The season kicked off in Silverton the first Saturday of May, when the Durango & Silverton Narrow Gauge Railroad - one of the state's top tourist attractions -- made its initial run from Durango into that high-altitude town, where it was met by an oompah band of townspeople dressed in Victorian garb. But passengers were also greeted by another, only-in-Silverton sight: kids selling rocks by the side of the train tracks.

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Can Aaron Brill's single lift save Silverton?

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Dave Ross on tour mishaps, Drunk History, Deer Pile and his sketch group, Women

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Sharon Alagna
Dave Ross has accomplished a great deal in his comparatively short career. He's a member of Women, an all-male sketch comedy group that also includes Jake Weisman, Allen Strickland-Williams and Pat Bishop. On his Nerdist network podcast Terrified, Ross and his guests delve into their fears and insecurities. And he's in the middle of a month-long, cross-country tour that will roll through Denver next Wednesday, when Ross will headline the Fine Gentleman's Too Much Fun showcase at Deer Pile. Westword recently caught up with Ross to discuss booking his own tour, storytelling and appearing on the next season of Comedy Central's Drunk History.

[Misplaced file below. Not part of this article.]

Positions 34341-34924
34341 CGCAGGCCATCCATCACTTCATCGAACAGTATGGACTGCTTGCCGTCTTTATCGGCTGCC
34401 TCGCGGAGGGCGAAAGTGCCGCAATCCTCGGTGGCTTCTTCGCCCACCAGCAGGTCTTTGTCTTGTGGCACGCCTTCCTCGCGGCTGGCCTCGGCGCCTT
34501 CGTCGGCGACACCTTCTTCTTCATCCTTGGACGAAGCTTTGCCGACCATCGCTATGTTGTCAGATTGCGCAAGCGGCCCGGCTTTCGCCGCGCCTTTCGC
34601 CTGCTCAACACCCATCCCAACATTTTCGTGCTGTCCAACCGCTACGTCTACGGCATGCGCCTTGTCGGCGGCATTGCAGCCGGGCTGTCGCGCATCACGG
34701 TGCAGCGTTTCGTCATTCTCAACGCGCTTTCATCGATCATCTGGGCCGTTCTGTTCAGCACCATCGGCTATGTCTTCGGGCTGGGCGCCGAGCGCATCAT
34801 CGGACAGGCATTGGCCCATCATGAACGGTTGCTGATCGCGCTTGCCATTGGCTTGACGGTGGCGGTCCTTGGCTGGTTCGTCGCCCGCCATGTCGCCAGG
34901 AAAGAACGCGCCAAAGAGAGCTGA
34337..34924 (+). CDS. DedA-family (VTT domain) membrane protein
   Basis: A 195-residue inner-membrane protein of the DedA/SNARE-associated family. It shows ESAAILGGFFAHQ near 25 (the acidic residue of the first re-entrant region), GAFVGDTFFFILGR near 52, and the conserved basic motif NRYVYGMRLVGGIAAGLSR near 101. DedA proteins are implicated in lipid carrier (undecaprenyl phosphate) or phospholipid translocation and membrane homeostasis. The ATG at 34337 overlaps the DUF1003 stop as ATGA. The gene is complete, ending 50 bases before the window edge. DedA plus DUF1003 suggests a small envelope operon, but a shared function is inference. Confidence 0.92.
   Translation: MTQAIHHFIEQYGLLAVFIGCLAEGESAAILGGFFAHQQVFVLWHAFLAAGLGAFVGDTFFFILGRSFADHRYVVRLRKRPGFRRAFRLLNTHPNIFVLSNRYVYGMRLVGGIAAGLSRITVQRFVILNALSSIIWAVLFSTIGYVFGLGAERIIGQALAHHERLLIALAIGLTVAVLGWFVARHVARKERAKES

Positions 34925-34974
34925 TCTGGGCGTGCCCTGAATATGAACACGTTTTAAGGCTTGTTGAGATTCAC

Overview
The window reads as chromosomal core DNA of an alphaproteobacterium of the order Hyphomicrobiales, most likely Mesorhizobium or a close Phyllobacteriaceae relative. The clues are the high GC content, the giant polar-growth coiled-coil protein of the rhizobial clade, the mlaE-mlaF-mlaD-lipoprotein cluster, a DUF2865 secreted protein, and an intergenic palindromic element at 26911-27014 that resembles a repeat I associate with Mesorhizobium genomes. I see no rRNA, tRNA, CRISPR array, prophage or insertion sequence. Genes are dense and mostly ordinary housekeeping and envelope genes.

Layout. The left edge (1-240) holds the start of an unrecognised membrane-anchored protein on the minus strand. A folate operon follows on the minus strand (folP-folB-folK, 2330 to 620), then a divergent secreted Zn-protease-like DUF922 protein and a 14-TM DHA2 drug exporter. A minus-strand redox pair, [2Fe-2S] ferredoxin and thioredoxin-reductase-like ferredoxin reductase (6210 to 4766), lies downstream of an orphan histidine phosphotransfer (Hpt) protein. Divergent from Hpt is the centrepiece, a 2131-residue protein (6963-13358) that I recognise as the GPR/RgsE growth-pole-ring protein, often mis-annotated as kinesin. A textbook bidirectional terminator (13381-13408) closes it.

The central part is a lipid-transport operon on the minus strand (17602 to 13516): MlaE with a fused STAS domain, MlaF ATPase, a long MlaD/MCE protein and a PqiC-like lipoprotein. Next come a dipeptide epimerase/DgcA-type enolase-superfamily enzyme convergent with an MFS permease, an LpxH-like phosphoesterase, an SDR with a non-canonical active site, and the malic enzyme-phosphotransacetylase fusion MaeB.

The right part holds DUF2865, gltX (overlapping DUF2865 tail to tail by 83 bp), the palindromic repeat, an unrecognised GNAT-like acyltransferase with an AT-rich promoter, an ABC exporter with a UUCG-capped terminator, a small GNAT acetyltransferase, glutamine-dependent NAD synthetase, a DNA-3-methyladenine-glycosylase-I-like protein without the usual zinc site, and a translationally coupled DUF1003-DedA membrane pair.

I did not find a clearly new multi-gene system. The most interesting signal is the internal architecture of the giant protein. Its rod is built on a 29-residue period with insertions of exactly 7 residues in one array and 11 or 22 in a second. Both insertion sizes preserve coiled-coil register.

See also: A guide to DIY comedy tours with the Fine Gentleman's Club

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Lake Steam Baths, gnomes on the range, and more drops in the 2014 bucket list

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Bucket lists, by their very nature, are a celebration of the ephemeral -- a wish list of fleeting activities to experience before the mortal coil goes into a death spiral. The following experiences, however, are united by a sense of enduring history, of continuing traditions that will persist past the expiration dates of our own lives.

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Cruising Colfax, Casa Bonita and more drops in the 2014 bucket list

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Total Ghost's Randy Washington on living in Japan, Haruki Murakami and SNL

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Reading is about more than following a narrative or learning facts; it can also be a profound shared experience that culminates in a better understanding of ourselves and each other. In that spirit, welcome to the Westword Book Club, a weekly feature celebrating the books that inspire Denver artists.